Explaining Global Wine Regions And The Barossa Valley

By David Farmer

Why did we decide to set up the Glug shop in the Barossa Valley? It’s a long answer including the taste of wines and the best place to site a new business. To produce wines as sumptuous and flavoured as the Crayford Barossa Valley Shiraz 2016 or as packed with such complex, detail as the Karrawirra Barossa Valley Cabernet Sauvignon 2015 confirms we are on the right track.
The Adelaidean Mount Lofty Range is number 4 of my top five Global wine zones. That tiny region, the Barossa Valley, would be in the top five of the worlds local region.
The flavours of wines are created in two steps; the grapes develop flavour from the weather and this is manipulated by vignerons during cultivation and by winemakers during wine making. I may add a mysterious third force, the world of microbes, has a say during the fermentation process.
Then it is your turn as you are involved with the shopping, being confronted with thousands of choices all asking for attention. For today can I make your Monday choice as I wish to see in your home the very agreeable Oakley Adams Langhorne Creek Shiraz 2016.
All vineyard landscapes are endlessly variable and interact, minute by minute with the weather; as well further diversity comes from humans tending the crop and making the wine; and this combination is so complex that all wines are different to a degree.
Many experiments have been done along these lines; take a pile of grapes, divide these into six parts, use six teams and guess what; you end up with six different wines showing as many differences as similarities.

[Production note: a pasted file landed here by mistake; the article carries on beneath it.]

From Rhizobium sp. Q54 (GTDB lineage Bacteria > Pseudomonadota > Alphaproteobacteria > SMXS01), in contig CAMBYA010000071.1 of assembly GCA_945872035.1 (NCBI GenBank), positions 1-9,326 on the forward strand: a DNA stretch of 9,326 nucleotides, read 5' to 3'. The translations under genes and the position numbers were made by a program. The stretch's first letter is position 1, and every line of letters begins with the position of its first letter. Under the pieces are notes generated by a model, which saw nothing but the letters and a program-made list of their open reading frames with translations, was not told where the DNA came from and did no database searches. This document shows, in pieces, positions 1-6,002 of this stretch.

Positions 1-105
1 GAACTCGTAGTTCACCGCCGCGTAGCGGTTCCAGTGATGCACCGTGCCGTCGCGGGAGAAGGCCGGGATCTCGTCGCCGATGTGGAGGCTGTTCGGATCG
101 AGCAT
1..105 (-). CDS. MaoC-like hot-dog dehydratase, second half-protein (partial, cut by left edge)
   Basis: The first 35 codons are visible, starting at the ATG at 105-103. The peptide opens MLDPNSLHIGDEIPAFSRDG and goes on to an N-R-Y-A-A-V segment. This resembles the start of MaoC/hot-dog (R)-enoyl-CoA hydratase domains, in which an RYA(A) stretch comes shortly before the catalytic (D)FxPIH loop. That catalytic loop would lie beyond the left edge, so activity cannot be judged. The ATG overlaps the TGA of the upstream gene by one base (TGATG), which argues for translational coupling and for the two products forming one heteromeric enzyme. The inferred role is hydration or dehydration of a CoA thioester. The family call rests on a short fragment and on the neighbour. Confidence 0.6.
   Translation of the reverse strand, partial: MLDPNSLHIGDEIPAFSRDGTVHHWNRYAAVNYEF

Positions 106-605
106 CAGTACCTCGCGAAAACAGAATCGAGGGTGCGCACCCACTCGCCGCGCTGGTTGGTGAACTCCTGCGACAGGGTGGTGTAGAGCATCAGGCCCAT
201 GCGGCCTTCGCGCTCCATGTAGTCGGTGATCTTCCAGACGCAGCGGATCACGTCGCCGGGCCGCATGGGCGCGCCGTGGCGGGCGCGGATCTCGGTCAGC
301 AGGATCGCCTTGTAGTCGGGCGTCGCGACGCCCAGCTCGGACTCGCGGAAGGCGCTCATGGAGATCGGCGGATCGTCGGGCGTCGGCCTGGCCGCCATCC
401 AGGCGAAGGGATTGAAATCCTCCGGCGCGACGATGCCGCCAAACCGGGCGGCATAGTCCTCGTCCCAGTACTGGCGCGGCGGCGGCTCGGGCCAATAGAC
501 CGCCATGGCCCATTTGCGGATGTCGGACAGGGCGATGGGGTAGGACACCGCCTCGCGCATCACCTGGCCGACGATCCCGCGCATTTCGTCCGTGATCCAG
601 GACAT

So welcome to the world of wine which is guaranteed to keep you interested till you die.
And now back to why we live in the Barossa Valley and this is helped with a summary of my top five wine regions of the world, the detail of which will be in a future article.
1. New Zealand. A unique small island straddling the ‘hot vine latitude’ and isolated from all other land influences by its amazing location, way down in the deep Southern Pacific.
2.The Soane-Rhone River Valley, France. From Dijon, Burgundy to Marseille, 500 kilometres of vineyards, providing a fabulous, feast of varietal difference while moving from coolness to warmth.
3. The Western maritime edge of France, Spain and Portugal. From the mouth of the Loire, to the Gironde-Bordeaux, stepping west to Oporto and all the valleys that stream into the Atlantic, finishing at the Golfo de Cadiz and Jerez de la Frontera.
4. The Adelaidean-Mount Lofty Range of South Australia. A range extending from the Southern Flinders for 350 kilometres to Kangaroo Island which is positioned at right angles to the prevailing cooling weather while being burnt by the inland heat. This ‘warm-cooler’ creates wine flavours like no other global zone. Vineyards range from near sea level to 600 metres and includes inland oddities like the amazing Barossa Valley.
5. The western maritime coastline of the US from Vancouver to Santa Barbara a distance of 1200 kilometres which shows how important maritime coastal locations are in developing the flavours we enjoy.
Why not experience the flavours of the far-western, maritime region of Margaret River as they have been trapped in the Cape Geographe Margaret River Sauvignon Blanc Semillon 2017.


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